But ten years later I had reached a point in my life where it was clear that something was amiss: a gap had developed. A gap where the intimacy with my husband used to be and a gap where my faith in God used to be. I thought that taking on the mitzvah of mikvah might help address both.

I stepped out of the shower and put on the robe and slippers that had been set out for me. A few minutes later, I stepped into the mikvah proper: tiled floor leading to steps; skylight overhead, water below. Although the air was surprisingly warm, I shivered as I submerged myself into the water.   

Getting dressed, I felt like a weight had been lifted. Whether this was from doing something that felt spiritual or from making a plan and following through, I cannot say. But one thing was certain. When I came home that night, the children were sleeping, the house clutter cleaned, and my husband was waiting for me to complete the mitzvah that going to the mikvah set into motion. And the stresses we coped with that day, or the previous week or month were tucked away for a few hours.

The rhythm of the mikvah guided us back to one another.

In the months and years that followed, the rhythm of the mikvah guided us back to one another. It forced us to focus on each other physically and intimately for two weeks – and because those two weeks seemed so brief, we longed for them.

Before, with complete access to one another, we would often put our intimacy on the back burner, reasonable excuses in abundance, what with the tumult of raising three kids, working full-time, volunteering at shul and at school, and worrying over our bills. We had this choice to be with one another but in the end were choosing everything but us. We had become relay runners in a race, passing the batons of errands and worry back and forth to one another.

With Niddah and mikvah, it felt like time stood still. When I came home from the mikvah, I finally had unfettered access to my husband, and he to me, and everything else fell away. Because the Jewish laws proscribed our intimacy, we were forced to put one another first. We treasured this short time we had with one another and did not take it for granted. When I would make my appointment for the mikvah and let my husband know, we would both have butterflies in anticipation of our coming together again after our separation. It turned out to be great marriage therapy.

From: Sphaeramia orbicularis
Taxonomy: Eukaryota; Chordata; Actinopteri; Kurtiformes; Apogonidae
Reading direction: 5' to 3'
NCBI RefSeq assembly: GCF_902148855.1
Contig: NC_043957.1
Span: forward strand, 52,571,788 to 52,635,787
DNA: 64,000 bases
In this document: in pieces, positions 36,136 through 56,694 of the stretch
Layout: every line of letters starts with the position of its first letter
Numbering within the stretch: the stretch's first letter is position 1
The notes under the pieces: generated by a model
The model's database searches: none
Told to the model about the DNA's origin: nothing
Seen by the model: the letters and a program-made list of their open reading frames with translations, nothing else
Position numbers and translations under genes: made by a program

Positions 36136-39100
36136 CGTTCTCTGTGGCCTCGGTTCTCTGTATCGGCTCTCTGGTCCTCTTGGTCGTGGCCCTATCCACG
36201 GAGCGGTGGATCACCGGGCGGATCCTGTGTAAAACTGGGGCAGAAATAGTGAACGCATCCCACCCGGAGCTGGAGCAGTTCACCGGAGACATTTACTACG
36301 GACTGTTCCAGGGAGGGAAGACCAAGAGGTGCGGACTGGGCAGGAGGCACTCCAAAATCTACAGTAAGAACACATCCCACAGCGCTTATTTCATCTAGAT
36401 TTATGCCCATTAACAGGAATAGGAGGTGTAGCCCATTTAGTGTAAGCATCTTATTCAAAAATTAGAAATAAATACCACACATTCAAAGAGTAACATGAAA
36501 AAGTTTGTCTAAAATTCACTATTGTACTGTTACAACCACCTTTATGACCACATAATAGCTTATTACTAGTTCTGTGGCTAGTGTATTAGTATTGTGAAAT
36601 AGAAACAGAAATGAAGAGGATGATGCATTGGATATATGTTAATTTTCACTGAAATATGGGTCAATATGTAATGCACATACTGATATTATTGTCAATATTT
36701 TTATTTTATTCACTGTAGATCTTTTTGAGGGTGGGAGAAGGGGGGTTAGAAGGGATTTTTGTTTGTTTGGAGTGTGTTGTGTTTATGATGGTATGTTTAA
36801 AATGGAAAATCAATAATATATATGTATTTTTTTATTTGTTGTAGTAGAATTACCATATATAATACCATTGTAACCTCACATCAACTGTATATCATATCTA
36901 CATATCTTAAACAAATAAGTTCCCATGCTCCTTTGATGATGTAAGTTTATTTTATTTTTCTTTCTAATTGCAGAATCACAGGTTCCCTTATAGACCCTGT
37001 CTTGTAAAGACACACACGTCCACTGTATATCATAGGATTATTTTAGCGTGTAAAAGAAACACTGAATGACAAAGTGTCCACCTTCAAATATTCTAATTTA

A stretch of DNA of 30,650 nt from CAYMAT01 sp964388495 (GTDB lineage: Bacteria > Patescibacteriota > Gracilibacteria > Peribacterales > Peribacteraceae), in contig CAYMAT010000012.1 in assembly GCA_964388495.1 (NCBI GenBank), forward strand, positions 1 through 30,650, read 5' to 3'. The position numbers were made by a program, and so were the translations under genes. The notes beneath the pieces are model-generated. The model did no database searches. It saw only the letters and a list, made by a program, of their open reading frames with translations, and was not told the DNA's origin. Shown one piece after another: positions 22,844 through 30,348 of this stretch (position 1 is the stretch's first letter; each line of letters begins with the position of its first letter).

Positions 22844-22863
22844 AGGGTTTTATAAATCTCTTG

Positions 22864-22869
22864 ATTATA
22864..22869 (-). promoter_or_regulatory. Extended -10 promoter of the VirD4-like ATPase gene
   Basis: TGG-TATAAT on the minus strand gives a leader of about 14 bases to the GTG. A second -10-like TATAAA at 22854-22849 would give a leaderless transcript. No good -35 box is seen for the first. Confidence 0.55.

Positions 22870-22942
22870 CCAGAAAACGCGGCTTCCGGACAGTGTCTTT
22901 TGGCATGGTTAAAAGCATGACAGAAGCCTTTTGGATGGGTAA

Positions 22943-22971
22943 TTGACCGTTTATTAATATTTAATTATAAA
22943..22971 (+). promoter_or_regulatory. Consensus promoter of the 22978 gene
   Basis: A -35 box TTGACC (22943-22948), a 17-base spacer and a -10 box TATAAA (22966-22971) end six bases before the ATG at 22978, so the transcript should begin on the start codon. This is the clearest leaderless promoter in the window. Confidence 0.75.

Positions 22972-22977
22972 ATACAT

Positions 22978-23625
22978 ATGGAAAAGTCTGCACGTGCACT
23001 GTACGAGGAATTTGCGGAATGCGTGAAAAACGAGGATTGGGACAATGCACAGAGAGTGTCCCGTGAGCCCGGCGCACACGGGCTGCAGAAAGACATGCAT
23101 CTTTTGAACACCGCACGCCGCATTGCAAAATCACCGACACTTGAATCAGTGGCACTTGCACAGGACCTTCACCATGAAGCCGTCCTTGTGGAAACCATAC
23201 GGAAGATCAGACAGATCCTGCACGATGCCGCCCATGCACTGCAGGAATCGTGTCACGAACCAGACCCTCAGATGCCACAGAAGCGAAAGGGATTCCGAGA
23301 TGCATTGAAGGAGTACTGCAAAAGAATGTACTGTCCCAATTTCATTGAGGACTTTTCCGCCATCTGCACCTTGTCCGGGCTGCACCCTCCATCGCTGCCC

Turns out that God was onto something with this mikvah stuff! He’s fully aware of the difficulties in nurturing intimacy in marriage and provided a remedy in those 3,000 years of tradition. Observing the family purity laws and going to the mikvah brought us closer to each other and to God.

October 21, 2017

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The opinions expressed in the comment section are the personal views of the commenters. Comments are moderated, so please keep it civil.

Visitor Comments: 7

(4) Esther, October 26, 2017 10:48 PM

Thank you!

WOW! Thank you for this inspiring vulnerable article. May Hashem shower you with bracha!

(3) Ra-anan, October 26, 2017 2:34 PM

BEAUTIFUL!!!

BEAUTIFUL!!!

(2) Anonymous, October 24, 2017 10:51 AM

Wow!

Yesterday was my birthday and I have NEVER been to the mikveh. I am a Jewish woman who has become observant later in life. In reality, I am probably over the technical age to use the mikveh. However, maybe not?? Btw--I believe one can be an Orthodox feminist. I also think many people (myself included) have misunderstood the concepts of the mikveh and nidah. Thanks for sharing your experiences.

Shoshana, October 24, 2017 5:55 PM

You should still go to the Mikva

It's never too late. If you are past menstruation age, then you need to go one last (or first in your case) time to the Mikva then you're good for the rest of your life!
You'll probably need to learn the laws of the 7 days beforehand though. Good Luck!

Anonymous, October 26, 2017 11:33 AM

To commenter Shoshana

Thank you for your feedback. I appreciated it.